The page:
So, how do I know if the resin is prone to blushing before I do a job?

Check the ideal curing conditions and product limitations supplied by the manufacturer. Pay particular attention to the humidity criteria and minimum temperatures stated on the data sheets. If in doubt, then simply ask the manufacturer.

Most applicators that have been doing floors for a while have seen some form of amine blushing. Have you seen the defect? What did you do?

Take care and talk to you later,

Jack

10 Responses to “Epoxy Troubleshooting – amine blush.”

  1. Mendy Malek says:

    Thanks for your explications.

    Mendy Malek

  2. Cinesh Mohan says:

    Thank you very much Jack

    Have you seen the defect? What did you do?

  3. Hello Cinesh,
    Sorry for the late reply… I am still trying to catch up after my business travels.
    To answer your question, yes I have seen amine blushing. It can vary in its form from a white haze to a waxy substance. The removal of it can be difficult. If it is a waxy substance, then it can be removed using detergents but if it is a film haze, then applicators would generally have to clean and then abrade the surface to remove the haze and then top coat again. Did that answer your question…..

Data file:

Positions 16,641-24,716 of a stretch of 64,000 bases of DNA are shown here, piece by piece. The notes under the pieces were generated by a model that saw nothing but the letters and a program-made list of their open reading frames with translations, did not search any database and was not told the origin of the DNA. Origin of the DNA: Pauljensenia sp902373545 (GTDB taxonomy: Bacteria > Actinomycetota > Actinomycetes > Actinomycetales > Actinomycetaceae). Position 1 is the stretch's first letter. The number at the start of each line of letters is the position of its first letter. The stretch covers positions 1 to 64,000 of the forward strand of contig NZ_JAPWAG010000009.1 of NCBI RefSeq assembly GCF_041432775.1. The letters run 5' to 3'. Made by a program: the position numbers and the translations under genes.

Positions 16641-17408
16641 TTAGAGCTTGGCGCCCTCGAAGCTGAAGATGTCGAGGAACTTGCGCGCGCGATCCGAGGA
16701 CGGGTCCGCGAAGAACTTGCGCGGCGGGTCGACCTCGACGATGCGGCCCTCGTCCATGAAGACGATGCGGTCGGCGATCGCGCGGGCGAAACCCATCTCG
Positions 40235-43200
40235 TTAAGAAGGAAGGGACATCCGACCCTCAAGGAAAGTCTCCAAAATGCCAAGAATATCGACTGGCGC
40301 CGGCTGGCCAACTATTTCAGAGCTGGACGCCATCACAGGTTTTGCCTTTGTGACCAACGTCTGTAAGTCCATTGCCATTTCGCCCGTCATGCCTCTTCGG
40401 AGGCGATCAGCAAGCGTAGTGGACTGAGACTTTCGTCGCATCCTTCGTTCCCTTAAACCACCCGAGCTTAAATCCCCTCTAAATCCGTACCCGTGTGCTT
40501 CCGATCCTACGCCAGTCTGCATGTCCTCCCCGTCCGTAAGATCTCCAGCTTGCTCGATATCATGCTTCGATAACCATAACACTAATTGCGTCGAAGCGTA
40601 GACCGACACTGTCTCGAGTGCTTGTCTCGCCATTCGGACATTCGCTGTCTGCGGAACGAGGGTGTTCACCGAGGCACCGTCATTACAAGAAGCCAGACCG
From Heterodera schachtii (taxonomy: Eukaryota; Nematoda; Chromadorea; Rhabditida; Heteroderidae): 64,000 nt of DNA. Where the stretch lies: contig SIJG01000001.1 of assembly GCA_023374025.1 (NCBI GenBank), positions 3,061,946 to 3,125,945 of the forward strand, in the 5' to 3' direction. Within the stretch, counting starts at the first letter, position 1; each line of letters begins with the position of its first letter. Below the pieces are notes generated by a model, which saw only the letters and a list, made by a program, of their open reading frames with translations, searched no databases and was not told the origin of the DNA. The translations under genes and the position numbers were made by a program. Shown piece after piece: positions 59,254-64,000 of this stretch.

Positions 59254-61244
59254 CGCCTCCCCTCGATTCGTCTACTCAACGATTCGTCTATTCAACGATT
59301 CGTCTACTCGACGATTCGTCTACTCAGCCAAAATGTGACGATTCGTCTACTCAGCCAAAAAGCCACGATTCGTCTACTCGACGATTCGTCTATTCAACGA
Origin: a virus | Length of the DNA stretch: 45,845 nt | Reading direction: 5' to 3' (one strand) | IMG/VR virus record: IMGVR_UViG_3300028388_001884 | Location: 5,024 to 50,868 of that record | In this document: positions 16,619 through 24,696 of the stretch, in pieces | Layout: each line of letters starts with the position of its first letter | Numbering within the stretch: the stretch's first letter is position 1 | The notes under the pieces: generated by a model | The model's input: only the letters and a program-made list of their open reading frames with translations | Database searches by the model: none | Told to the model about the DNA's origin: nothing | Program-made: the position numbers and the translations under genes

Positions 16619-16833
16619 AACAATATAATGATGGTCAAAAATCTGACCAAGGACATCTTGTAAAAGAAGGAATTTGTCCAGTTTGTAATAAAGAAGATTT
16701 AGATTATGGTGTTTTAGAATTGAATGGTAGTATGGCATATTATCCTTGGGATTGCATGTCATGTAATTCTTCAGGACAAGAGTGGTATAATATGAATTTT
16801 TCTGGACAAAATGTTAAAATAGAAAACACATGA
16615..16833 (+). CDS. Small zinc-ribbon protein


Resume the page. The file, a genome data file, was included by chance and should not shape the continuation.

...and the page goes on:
Thank you for your comment.
    Take care
    Jack

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  8. RBM says:

    I have had an epoxy floor fail cohesively because of an amine blush. The coating was initially to be applied as an epoxy primer and then a 90 mil self leveling top coat. The coating out gassed terribly because the floor was planed and Shotblast prior to application. The concrete was very porous. A test area was applied utilizing epoxy block filler as an intermediate coat which cured the out gassing problem. The manufacture Okayed the block fill intermediate coat application. Directions giving by the manufacture in utilizing the block fill as an intermediate coating included a 12 hour recoat window with the sooner the better. The block filler was fast setting and so the top coat was installed anywhere from 4 to 16 hours. The failure of the coating started to occur within 30 days. The failure was occurring at the bond line between the block fill and top coat. An Amine blush was established as the cause. The coating had better adherence the closer you came to the shortest recoat window. The application was indoors with a floor temperature between 65 and 72F no facile burning equipment or heaters were running. CO2 air sampling was done without any high reading taken. The block filler is 100% solids epoxy resin polymer and polyamine curative. 80 percent of the floor was removed completely and polished. The remaining 20% started to fail later and needed to remain a coated floor so the top coat was removed to the block filled, sanded and solvent wiped. The same top coat was reinstalled and remains a solid well performing floor over a year later. It is of my opinion that the block filler realistically had no (0) recoat window and that the block filler should have been cleaned and abraded prior to the top coat and there wouldn’t have been an issue.